Walking Hosts

January 22, 2013
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I walk along the ruined, pothole-ridden path that used to be California’s Highway One, not used since back when one could still justify having roads; and there were still people that were able to use roads, for that matter. I am walking northwards, from my hometown of Anaheim. I do not know where I am going. I do not know why I am going there. I just know that I am where I am at this current moment, and I know that I need to keep moving. I cannot stay put. I won’t. I slow, looking around me and seeing nothing, save wilted plants and wispy grasses, long since dried brown and slicing against each other, sounding as if they were whispers of lost voices floating in a feeble wind. I turn back to my path ahead to nowhere, letting one foot after another guide me to wherever it was they had decided to take me.

I am twenty-three. Almost twenty-four. My birthday is in a month or so, but birthdays stopped mattering over a year ago. All that matters now is each day. People don’t really realize how much we as a whole take for granted; life, health, family, friends, a stable place to live, food to eat, a source of income. Not that any of those matter anymore. Not to me. Not to anyone.

I was one of the people who the government called “the lucky few” back when I still cared what the government thought. Back when there was a government to listen to. It was my genes that had saved me; they are saving me now. Well, actually, one gene. A certain gene, a much-wanted gene, and quite a rare one, as I was told. This gene was not what the government said it was - a blessing - but more of a cruel joke; this gene had allowed me to watch helplessly as those I cared about shriveled before me as I watched, helpless, unable to do anything but watch. And wait. And cry. Oh, I cried. But I don’t cry anymore; not for myself, anyways. I only cry for the lost. And there are many lost; innumerable lost.

17 months ago, a new weapon was released for use by the United States military. It was a weapon that threatened to do what no other weapon had previously done: directly target enemies and transmit itself among them until they had been eliminated as a threat. It was a biological weapon, supposedly stable enough to just effect the intended areas and their inhabitants, then it would kill itself off to prevent further spreading. The new virus, officially named “HEA-V4” by those who created it, was originally commissioned by the government to leading bioengineering companies as an experimental trial over a decade ago, just after the Drone War of ’85, to help aid in protection against future threats.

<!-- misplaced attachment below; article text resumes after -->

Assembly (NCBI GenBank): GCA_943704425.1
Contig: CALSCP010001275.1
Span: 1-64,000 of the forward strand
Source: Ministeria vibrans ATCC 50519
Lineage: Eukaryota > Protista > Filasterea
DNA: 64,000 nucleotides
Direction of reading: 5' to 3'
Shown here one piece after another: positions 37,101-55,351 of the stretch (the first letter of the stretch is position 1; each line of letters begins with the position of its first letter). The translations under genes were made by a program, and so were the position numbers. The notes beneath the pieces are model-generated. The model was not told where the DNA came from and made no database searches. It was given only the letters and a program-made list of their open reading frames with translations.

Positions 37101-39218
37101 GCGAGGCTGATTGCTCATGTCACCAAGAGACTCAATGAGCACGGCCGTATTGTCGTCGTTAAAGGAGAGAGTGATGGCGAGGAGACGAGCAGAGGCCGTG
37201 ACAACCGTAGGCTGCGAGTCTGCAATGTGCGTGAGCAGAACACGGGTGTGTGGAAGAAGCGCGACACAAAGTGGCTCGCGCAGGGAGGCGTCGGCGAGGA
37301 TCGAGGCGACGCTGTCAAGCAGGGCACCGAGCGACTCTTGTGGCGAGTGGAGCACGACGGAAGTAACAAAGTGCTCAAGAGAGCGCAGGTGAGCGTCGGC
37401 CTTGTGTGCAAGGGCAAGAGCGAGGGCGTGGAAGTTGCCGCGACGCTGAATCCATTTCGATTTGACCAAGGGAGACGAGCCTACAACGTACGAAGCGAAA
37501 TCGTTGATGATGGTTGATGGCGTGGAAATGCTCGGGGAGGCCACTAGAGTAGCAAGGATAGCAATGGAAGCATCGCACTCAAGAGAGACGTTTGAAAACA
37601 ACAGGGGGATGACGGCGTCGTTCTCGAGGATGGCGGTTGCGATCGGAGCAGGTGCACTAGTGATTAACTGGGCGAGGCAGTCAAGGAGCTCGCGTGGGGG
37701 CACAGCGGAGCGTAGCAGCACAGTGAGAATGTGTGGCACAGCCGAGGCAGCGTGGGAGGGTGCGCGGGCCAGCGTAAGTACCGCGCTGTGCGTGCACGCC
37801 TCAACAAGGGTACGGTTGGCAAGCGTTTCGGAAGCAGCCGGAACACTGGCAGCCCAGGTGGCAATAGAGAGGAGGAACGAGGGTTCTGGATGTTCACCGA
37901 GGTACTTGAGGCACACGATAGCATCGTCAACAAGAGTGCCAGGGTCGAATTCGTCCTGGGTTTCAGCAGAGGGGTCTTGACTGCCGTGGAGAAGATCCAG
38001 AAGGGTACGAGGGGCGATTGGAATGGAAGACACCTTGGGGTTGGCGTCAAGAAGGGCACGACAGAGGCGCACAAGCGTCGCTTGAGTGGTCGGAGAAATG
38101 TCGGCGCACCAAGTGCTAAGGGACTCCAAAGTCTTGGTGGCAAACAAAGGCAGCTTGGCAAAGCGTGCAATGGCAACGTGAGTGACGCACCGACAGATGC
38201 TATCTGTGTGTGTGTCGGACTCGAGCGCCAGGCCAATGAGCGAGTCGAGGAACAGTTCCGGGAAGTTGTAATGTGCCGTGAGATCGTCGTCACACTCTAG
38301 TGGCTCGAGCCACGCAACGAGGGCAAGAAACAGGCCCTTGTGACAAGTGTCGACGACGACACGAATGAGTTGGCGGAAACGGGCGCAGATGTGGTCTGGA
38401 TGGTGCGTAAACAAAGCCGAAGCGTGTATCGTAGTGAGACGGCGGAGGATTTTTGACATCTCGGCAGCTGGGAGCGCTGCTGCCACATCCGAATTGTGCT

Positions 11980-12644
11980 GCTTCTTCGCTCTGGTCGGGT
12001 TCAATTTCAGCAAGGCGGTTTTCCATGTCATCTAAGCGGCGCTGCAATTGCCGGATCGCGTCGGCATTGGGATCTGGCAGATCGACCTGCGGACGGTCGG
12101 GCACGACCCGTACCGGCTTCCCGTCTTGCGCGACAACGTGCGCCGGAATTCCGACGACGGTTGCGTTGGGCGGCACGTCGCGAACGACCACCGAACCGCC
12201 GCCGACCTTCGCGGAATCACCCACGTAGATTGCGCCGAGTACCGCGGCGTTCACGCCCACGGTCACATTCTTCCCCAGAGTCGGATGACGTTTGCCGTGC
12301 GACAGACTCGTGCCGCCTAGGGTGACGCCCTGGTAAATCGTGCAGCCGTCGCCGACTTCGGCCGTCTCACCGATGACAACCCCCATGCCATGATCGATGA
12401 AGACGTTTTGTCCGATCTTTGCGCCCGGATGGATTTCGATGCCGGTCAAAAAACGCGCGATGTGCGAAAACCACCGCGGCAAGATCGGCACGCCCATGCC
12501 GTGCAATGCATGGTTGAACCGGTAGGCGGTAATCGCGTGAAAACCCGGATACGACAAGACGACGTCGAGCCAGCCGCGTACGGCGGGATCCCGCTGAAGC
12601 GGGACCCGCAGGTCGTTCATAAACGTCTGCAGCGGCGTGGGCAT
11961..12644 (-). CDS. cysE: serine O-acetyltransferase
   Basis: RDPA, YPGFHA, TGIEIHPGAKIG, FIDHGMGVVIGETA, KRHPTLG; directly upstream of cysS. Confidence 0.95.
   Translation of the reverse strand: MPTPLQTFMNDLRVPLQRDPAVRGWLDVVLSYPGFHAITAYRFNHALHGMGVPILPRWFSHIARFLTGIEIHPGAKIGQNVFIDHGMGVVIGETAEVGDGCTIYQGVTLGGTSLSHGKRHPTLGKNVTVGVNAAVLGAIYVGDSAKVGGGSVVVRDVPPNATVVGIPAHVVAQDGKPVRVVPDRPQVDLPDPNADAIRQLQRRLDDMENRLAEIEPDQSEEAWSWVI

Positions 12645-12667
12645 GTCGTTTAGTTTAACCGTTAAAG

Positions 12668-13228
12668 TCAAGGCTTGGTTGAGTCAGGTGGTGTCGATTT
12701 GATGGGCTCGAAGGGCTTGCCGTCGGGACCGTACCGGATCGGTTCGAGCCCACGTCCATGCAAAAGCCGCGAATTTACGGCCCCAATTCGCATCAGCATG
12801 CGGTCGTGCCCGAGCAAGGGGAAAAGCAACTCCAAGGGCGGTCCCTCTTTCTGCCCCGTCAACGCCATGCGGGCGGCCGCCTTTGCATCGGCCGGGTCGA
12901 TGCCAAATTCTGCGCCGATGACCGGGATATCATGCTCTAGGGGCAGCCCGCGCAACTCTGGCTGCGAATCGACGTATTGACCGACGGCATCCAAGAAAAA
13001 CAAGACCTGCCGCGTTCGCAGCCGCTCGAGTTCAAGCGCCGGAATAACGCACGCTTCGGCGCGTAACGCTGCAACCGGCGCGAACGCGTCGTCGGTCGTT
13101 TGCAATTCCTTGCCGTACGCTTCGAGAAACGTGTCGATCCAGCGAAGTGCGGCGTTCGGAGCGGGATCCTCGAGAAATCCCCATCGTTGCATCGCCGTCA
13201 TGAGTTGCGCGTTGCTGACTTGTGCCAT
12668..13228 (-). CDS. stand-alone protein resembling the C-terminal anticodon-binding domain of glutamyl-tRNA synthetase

HEA-V4, or Human Eradication Agent - Version 4, was never released for use in warfare; they didn’t have time to get it that far before it had mutated. The changes in genes had caused the virus to become unstable to the point where it began to kill itself before it had infected the host; so, it mutated to resist itself, effectively killing its ability to prevent itself from spreading. At least, that’s what the President had said. Some were immune to this virus. I was. My family was not so lucky. Those who weren’t didn’t get the luxury of being able to watch the news so they could hear the President talk about their eventual fates. Not with their face swollen with bloody patches all over their bodies. Not with the water-thin, disease-ridden blood that pulsed through their veins. Not with their slow paralyzation and later cardiac arrest. I have decided to leave behind what was before. There’s nothing there for me now, anyways.

I walk for a number of weeks, seeing no other people, no other life, save for the calls of the wild animals that roam the cities I walk through occasionally, looking for and feasting on the remnants of foods over a year old. I am now almost to San Francisco. I have not been walking fast. I have had no need to. I need to be nowhere, not at any particular time, not for any particular reason.

I trudge through the chill morning air, densely packed with ashen-white fog as it suffocates the frigid waters beneath it. I am crossing the Bay Bridge, gently swaying back and forth in the wind. I could have taken a more direct route, but since I have nowhere to go, I figured I’d be the last living person to cross the Bay Bridge, despite the longer trek to get there. I may even cross the Golden Gate on my way out. I rub my hands together, trying to create some feeble warmth to fight off the windchill. Walking along, I see cars stalled in the middle of the bridge; to my left, one is turned over, a dull glow burning inside where a fire was burning out. “Who had made the fire?” I ask myself. “Is there really a fire at all?” I do not know anymore. One’s mind does funny things to him, when he’s alone for so long. It seeks out human company, it thrives on conversation. When it is alone, it wanders. It pulls at one’s subconscious - my subconscious - and looks deep. It knows what frightens me, and it shows it to me. I can’t stop it. I can’t shut it off. I can’t.

I don’t know what it is that I’m afraid of; externally, at least. Images of the virus’ victims run through my mind on loop on occasion, coming from nowhere and seeming to return there after a little while. Shadows become menacing creatures that lurk about behind corners and cars that dart away when I turn my head. Maybe there are others with the virus who haven’t entirely succumbed to its dastardly effects as of yet, just waiting for someone to take vengeance on to help cope with their own self-pity. I’m not really sure. Maybe I’m afraid of ghosts, when I get a sudden chill down the back of my neck, yet there is no breeze whispering through the air. Maybe I’m afraid of myself.